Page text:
The department is heavily committed to protocol research, at both the institutional and national levels; as of August 2015, there are 49 active treatment and 21 pending protocols in the department on which our radiation oncologists are principal investigators Our physicians also collaborate on many other protocols throughout all areas of the institution. Most protocols fall into one of the following five categories: 

  1. Multimodality treatment for organ preservation
  2. Multimodality treatment for advanced disease
  3. Altered dose-fractionation schedules to exploit radiobiological differences between tumors and normal tissues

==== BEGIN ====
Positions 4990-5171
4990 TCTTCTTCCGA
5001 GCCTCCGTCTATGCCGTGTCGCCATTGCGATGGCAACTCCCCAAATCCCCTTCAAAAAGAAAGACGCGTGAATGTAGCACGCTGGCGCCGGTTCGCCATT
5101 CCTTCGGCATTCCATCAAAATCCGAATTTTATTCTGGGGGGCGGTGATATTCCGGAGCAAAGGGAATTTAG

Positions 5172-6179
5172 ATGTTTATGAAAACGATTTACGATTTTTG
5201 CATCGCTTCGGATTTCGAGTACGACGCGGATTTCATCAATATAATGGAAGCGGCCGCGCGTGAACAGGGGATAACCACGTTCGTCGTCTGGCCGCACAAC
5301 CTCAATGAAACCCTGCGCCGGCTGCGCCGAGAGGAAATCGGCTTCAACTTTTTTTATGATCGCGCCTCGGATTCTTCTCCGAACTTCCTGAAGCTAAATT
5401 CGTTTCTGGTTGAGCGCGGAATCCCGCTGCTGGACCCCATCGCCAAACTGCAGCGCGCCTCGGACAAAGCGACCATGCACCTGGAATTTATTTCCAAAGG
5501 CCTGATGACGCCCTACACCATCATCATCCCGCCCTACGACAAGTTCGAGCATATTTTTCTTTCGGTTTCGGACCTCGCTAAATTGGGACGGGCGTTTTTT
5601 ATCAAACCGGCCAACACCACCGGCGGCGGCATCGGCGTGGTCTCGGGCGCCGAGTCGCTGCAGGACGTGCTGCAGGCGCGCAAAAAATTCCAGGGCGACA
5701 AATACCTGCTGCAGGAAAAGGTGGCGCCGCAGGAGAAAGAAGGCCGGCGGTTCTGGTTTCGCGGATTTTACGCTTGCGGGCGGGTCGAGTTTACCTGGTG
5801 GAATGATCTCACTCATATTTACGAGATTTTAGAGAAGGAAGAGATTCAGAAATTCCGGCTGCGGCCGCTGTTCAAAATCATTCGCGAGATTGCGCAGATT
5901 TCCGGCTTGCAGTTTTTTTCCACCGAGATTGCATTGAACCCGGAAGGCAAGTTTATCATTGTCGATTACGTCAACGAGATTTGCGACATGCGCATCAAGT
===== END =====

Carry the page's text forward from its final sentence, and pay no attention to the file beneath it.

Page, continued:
4. Intraoperative radiotherapy, including brachytherapy
  5. 3-D and 4-D treatment planning. 

The department is a major contributor to the Radiation Therapy Oncology Group (RTOG), both in terms of patient accrual and new protocol development.

In addition to involvement in prospective protocol studies, the faculty makes extensive research use of the department's radiation oncology treatment records dating back to 1948 and various site-specific databases. These resources allow detailed retrospective analyses of treatment outcome, patterns of relapse and complications resulting from therapy. The results of such analyses are an integral part of clinical research and have frequently led to major changes in radiotherapy technique and philosophy.